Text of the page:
The Treaty was signed to prevent poisonous division between two peoples coming together in one land. It was not signed out of some idea of idealism and harmony, but because an agreement about the way ahead was better than the alternative. Those on either side who step away from the partnership principle underlying that agreement are no different from each other.

There are Maori radicals who wish the Treaty had never been signed and who want Pakeha to submit to a Maori constitution. There are also Pakeha rednecks who wish it had never been signed, and they think that if we pretend it wasn’t then we won’t have to honour any guarantees in the Treaty. Both extremes are wrong.

The Treaty was signed, for good reason, and it continues to have meaning today.

In recent years there has been the odd speech given here under a banner of “One Law for All”. They have implied that the Treaty can be set aside. But it can’t. Once it was signed, there was no turning back. A promise, once made, for better or worse, cannot be unmade except by the mutual consent of both parties. Nor does the slogan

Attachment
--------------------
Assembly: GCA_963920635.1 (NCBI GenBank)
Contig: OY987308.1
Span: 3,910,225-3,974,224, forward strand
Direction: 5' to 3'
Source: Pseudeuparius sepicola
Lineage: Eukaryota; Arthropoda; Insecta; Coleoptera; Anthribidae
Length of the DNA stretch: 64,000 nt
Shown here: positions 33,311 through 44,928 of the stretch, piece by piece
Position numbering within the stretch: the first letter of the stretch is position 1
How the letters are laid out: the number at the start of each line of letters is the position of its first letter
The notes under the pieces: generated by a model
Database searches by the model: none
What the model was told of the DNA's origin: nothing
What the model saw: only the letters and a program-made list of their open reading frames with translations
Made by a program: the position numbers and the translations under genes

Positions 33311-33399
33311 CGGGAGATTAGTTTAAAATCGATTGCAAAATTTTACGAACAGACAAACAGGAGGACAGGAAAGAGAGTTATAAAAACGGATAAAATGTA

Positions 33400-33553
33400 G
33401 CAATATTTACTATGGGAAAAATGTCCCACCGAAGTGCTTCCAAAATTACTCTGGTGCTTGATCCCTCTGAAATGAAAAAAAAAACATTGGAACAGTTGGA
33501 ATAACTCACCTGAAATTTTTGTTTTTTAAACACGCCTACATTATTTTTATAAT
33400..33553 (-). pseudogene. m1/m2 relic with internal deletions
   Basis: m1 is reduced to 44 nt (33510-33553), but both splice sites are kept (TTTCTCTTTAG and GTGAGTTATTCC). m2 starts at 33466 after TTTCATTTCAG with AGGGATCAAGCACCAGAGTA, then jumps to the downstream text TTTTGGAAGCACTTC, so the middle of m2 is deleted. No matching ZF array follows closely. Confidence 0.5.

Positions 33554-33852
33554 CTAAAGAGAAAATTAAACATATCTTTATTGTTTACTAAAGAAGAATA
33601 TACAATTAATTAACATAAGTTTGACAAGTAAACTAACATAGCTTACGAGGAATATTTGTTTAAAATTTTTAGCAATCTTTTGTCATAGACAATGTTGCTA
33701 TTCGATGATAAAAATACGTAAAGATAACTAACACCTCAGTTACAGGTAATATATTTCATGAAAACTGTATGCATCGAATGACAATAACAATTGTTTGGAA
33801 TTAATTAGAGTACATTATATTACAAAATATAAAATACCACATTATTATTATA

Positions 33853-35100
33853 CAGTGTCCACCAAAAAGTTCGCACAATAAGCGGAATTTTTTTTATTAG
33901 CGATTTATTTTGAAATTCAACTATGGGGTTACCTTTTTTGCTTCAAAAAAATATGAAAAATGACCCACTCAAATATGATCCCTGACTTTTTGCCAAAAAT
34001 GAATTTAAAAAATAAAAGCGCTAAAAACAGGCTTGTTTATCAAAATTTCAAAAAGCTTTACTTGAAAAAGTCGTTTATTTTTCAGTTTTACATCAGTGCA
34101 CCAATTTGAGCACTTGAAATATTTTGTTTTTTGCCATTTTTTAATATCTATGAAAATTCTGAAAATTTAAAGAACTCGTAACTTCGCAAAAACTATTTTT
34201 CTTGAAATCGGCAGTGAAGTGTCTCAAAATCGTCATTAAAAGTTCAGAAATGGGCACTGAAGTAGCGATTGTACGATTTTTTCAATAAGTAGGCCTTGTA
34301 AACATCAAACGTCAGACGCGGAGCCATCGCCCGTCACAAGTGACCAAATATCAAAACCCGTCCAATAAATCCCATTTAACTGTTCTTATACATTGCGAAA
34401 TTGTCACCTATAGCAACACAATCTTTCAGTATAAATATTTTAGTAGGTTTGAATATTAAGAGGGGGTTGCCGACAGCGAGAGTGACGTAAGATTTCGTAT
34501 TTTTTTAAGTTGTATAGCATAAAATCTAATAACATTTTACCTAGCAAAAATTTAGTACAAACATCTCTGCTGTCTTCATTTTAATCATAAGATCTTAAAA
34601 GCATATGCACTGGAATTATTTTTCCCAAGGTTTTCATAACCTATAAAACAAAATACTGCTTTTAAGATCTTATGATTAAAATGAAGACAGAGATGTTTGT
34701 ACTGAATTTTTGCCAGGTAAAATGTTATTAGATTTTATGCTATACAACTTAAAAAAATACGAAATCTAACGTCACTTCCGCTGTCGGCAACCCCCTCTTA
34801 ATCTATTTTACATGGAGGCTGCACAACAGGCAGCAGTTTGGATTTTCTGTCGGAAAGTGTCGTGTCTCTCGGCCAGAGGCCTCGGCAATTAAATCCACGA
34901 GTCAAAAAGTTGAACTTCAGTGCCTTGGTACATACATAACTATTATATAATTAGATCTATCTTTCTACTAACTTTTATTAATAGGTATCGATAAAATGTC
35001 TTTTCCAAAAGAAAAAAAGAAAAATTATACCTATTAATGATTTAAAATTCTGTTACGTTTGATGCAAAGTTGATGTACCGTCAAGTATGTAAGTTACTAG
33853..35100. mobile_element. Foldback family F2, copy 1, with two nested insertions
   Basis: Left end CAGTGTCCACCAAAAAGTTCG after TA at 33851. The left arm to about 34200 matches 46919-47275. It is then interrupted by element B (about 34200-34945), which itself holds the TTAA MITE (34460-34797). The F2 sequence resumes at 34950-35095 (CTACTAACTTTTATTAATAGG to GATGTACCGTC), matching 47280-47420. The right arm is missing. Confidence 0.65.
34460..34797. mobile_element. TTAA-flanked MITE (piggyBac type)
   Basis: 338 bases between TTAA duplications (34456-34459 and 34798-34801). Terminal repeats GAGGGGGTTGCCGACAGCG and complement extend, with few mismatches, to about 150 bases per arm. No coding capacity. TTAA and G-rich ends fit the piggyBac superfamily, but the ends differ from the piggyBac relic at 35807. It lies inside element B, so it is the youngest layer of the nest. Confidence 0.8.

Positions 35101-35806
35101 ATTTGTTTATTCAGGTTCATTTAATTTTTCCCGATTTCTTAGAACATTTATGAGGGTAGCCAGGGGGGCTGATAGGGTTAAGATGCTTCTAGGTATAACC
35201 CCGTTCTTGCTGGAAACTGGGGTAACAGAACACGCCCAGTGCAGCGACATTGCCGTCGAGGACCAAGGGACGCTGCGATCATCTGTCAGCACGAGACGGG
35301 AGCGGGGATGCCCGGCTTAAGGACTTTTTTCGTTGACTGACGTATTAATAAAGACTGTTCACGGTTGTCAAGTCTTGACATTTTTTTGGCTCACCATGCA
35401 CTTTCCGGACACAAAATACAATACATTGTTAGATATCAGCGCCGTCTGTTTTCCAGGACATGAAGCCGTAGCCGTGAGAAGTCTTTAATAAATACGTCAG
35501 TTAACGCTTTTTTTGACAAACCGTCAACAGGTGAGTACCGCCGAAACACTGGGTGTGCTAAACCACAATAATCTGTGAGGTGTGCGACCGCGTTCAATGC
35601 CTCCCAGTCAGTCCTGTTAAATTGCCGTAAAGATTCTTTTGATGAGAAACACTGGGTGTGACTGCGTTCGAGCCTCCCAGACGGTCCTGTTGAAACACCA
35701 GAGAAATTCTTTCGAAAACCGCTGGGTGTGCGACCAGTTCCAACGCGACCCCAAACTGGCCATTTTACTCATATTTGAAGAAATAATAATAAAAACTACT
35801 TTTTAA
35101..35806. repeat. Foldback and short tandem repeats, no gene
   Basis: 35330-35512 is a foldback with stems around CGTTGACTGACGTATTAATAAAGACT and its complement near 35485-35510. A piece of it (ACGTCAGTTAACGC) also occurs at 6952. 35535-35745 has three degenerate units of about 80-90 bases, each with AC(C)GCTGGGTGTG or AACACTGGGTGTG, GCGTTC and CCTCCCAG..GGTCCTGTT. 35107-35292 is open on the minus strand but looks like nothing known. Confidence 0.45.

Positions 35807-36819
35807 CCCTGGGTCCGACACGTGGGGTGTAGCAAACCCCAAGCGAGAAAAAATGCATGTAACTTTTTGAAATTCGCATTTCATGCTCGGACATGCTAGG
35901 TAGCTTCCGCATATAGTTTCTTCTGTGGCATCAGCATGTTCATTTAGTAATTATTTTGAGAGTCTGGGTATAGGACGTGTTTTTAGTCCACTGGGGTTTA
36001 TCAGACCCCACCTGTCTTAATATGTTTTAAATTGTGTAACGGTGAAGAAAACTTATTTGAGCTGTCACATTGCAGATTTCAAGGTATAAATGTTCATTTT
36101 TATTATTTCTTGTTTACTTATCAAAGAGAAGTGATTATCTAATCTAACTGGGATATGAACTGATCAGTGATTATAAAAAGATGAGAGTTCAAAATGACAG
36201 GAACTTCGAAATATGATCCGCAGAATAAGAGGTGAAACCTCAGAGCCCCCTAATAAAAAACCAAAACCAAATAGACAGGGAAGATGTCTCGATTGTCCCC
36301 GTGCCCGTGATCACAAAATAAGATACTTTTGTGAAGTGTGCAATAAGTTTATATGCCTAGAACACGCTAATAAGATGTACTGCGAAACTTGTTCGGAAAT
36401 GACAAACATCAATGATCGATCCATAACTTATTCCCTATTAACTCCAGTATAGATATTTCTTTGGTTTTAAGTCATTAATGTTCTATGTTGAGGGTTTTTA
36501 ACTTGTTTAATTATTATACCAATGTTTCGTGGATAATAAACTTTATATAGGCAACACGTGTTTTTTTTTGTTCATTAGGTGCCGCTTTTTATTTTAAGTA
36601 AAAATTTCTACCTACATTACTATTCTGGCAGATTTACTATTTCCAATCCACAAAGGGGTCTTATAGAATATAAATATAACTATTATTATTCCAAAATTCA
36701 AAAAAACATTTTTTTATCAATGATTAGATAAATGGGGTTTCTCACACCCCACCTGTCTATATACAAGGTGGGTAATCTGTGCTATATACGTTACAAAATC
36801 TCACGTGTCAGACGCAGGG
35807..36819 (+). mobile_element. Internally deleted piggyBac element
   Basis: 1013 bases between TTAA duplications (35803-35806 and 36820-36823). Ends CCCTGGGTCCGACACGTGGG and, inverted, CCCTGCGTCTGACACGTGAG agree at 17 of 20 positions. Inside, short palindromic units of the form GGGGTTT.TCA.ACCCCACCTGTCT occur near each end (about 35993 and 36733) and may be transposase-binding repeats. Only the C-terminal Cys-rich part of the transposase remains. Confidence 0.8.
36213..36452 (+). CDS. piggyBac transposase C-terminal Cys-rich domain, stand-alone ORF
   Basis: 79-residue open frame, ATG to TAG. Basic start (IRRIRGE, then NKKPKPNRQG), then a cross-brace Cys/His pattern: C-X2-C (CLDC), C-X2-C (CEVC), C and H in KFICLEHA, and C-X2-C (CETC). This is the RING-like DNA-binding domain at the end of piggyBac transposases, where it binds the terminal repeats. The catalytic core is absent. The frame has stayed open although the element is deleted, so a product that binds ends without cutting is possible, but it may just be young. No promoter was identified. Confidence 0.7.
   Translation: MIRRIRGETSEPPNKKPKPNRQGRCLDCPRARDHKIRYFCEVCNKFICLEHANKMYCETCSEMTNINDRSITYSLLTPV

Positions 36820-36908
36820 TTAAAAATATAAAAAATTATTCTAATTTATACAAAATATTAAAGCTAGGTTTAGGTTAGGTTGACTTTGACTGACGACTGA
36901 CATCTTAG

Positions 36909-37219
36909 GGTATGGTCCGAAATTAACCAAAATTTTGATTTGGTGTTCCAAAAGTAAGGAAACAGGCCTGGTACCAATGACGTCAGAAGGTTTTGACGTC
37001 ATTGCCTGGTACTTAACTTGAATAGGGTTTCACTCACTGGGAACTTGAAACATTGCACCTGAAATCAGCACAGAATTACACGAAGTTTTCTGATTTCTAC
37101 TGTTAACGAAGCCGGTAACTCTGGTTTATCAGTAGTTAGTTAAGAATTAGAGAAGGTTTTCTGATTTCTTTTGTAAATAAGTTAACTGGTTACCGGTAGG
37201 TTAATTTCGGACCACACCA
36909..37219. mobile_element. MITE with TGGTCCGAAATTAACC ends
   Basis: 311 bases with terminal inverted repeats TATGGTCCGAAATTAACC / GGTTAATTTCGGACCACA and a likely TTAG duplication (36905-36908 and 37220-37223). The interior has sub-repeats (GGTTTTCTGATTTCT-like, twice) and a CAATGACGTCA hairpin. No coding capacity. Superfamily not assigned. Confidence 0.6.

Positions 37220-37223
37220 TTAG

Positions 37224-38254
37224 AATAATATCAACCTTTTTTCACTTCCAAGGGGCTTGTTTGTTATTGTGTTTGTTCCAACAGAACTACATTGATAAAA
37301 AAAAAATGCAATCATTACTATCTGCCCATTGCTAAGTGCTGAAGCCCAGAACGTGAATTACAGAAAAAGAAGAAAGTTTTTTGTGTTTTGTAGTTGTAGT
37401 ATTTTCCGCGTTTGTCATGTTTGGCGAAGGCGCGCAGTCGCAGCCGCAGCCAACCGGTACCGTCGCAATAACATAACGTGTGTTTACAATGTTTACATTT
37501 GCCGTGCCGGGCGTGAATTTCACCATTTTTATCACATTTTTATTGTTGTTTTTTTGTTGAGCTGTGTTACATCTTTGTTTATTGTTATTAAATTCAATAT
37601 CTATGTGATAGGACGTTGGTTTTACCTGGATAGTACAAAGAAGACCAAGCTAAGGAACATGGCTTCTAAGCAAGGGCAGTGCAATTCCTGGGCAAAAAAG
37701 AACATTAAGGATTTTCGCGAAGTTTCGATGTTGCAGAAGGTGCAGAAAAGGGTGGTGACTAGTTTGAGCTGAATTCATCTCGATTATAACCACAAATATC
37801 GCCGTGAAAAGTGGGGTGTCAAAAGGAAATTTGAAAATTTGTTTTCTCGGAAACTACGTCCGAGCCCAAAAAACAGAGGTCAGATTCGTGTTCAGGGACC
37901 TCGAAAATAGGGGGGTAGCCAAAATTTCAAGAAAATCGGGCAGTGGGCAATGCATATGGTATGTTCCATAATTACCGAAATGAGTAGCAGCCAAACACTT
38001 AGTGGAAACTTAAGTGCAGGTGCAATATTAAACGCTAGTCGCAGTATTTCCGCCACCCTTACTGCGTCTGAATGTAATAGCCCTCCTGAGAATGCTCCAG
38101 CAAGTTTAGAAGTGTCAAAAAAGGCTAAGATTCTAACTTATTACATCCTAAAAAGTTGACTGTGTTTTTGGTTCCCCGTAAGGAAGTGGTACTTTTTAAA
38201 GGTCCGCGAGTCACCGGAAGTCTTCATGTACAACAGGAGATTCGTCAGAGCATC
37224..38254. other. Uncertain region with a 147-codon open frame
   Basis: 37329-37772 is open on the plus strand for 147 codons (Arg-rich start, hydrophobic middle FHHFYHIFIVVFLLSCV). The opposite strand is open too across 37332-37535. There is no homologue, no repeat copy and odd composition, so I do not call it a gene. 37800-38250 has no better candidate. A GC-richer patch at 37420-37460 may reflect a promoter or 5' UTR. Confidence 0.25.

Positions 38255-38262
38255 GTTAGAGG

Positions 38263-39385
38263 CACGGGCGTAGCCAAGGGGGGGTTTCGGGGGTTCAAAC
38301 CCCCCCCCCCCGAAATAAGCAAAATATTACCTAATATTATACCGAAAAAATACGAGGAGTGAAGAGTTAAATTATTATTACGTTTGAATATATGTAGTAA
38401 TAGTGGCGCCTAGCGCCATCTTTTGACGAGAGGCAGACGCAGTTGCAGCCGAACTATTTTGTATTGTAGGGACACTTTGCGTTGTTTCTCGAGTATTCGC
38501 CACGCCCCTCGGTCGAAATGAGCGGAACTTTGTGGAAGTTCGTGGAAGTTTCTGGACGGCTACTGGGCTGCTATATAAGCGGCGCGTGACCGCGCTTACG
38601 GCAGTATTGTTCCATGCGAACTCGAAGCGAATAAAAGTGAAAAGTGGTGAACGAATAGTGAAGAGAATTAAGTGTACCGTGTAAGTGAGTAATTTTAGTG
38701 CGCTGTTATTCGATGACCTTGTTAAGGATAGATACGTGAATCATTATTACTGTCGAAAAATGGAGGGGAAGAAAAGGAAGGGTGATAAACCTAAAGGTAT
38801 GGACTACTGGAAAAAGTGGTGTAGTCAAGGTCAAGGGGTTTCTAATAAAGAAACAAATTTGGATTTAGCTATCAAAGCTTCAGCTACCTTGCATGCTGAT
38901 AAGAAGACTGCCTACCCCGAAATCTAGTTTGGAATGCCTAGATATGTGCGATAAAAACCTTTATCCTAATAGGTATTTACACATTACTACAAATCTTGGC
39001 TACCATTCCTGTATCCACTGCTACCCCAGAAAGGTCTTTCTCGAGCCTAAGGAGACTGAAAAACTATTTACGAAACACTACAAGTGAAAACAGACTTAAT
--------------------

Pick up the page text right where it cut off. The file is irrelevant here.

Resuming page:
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“One Law for All” sit well with declarations that some New Zealanders are ‘mainstream’, while others are designated as lesser citizens out on the margins.

It doesn’t sit well with leadership that attempts to set one New Zealander against another. Those who aspire to lead New Zealand can’t be taken seriously, unless they
aspire to lead for all New Zealanders. I believe what resonates with New Zealanders is a desire to move on from the politics of division, not eroding the rights of one group of New Zealanders or another. Rather, I believe most New Zealanders want acknowledgement that we all have a right to live in this land together while we uphold our responsibilities to one another.

In parliament last year Maori Party MP Hone Harawira compared New Zealand to “jingoistic, acid-drenched, hate-filled, anti-Islamic, death to anyone from the Middle East, vitriolic, poisonous claptrap”. I want to address myself to those who share his views. I want to say to them - we New Zealanders are asking you to honour the Treaty.